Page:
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Original Research |

Racial and Ethnic Disparities in Early-Stage Lung Cancer Survival

Samir Soneji, PhD; Nichole T. Tanner, MD, MSCR; Gerard A. Silvestri, MD, MS; Christopher Lathan, MD; William Black, MD
Author and Funding Information

Conflict of Interest Statement: No conflicts of interest exist for any of the authors.

Funding Information: This work was supported by the National Institutes of Health (R21-CA197912 to S.S.) and the American Lung Association (to S.S.).

Prior Abstract Publication/Presentation: None.

aDartmouth Institute for Health Policy & Clinical Practice

bDepartment of Radiology

cDepartment of Community and Family Medicine

dGeisel School of Medicine at Dartmouth and the Norris Cotton Cancer Center, Lebanon, New Hampshire

eDivision of Population Sciences, Department of Medical Oncology, Dana-Farber Cancer Institute, Boston, Massachusetts

fMedical University of South Carolina Thoracic Oncology Research Group and Division of Pulmonary Critical Care Medicine

gRalph H. Johnson Veterans Affairs Hospital and Health Equity and Rural Outreach Innovation Center

Corresponding Author Information: Samir Soneji, PhD, The Dartmouth Institute for Health Policy, One Medical Center Drive, Lebanon, NH 03756.


Copyright 2017, . All Rights Reserved.


Chest. 2017. doi:10.1016/j.chest.2017.03.059
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Abstract

Background  Black lung cancer patients diagnosed at early stages—for which surgical resection offers a potential cure—experience worse overall survival than their White counterparts. We undertook a population-based study to estimate the racial and ethnic disparity in death from competing causes and assessed its contribution to the gap in overall survival among early-stage lung cancer patients.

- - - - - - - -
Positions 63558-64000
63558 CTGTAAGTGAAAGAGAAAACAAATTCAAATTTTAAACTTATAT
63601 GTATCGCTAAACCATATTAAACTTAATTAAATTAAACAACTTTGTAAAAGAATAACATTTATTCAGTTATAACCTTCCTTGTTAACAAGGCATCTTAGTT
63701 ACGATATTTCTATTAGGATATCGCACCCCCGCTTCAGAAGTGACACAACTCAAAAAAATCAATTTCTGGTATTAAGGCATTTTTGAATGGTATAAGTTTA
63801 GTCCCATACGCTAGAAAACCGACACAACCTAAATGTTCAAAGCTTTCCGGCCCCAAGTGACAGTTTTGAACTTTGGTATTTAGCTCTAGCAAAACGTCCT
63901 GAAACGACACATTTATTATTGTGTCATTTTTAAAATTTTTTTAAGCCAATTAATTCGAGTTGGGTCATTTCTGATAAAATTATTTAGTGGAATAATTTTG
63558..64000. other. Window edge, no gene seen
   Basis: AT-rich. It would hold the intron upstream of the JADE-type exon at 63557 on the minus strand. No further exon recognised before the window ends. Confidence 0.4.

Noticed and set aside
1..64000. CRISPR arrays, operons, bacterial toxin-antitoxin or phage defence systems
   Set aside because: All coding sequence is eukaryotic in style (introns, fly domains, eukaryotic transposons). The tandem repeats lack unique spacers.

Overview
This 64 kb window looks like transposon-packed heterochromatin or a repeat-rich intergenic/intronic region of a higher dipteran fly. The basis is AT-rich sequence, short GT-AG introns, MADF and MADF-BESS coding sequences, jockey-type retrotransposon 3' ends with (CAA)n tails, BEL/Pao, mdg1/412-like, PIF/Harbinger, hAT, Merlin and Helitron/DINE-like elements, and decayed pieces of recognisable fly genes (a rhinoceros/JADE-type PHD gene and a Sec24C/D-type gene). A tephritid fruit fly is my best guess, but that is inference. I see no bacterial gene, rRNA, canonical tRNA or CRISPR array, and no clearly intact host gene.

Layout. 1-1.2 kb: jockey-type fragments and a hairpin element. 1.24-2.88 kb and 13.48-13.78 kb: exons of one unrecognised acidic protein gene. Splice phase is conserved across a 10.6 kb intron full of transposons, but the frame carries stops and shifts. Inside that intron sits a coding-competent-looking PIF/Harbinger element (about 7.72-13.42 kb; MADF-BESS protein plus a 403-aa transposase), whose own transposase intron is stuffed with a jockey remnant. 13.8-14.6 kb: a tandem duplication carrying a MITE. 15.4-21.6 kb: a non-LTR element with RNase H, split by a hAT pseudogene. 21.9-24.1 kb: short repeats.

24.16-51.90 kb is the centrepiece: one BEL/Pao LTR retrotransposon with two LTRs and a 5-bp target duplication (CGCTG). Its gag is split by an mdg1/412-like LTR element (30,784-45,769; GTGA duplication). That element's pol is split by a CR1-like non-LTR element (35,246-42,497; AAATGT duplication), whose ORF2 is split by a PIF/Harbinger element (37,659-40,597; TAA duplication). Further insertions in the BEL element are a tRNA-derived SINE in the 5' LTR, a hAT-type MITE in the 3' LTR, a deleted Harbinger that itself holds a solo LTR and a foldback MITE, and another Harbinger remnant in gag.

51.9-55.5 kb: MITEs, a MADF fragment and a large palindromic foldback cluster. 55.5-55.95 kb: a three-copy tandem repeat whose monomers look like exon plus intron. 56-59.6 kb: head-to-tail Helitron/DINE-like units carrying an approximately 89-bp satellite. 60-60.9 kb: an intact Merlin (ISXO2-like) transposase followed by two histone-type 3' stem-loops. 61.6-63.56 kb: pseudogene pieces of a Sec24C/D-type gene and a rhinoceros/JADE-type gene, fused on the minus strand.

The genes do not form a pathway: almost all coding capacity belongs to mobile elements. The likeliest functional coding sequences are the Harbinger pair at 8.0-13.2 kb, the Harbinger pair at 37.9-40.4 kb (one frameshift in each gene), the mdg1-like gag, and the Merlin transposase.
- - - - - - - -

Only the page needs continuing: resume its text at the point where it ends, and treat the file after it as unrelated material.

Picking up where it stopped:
Methods  We collected survival time data for 105,121 early-stage (IA, IB, IIA, and IIB) Hispanic, non-Hispanic Asian, non-Hispanic Black, and non-Hispanic White lung cancer patients diagnosed between 2004 and 2013 from the Surveillance, Epidemiology, and End-Results registries. We modeled survival time using competing risk regression and included as covariates sex, age at diagnosis, race/ethnicity, stage at diagnosis, histology, type of surgical resection, and radiation sequence.

Results  Adjusting for demographic, clinical, and treatment characteristics, non-Hispanic Blacks experienced worse overall survival compared to non-Hispanic Whites (adjusted hazard ratio [aHR]: 1.05; 95% confidence interval [CI]: 1.02,1.08) while Hispanics and non-Hispanic Asians experienced better overall survival (aHR=0.93; 95% CI: 0.89, 0.98 and aHR=0.82; 95% CI: 0.79, 0.86, respectively). Worse survival from competing causes of death, such as CVD and other cancers—rather than from lung cancer itself—led to the disparity in overall survival among non-Hispanic Blacks (adjusted relative risk=1.07; 95% CI: 1.02, 1.12).

Conclusions  Narrowing racial and ethnic disparities in survival among early-stage lung cancer patients will rely on more than just equalizing access to surgical resection and will need to include better management and treatment of smoking-related comorbidities and diseases.


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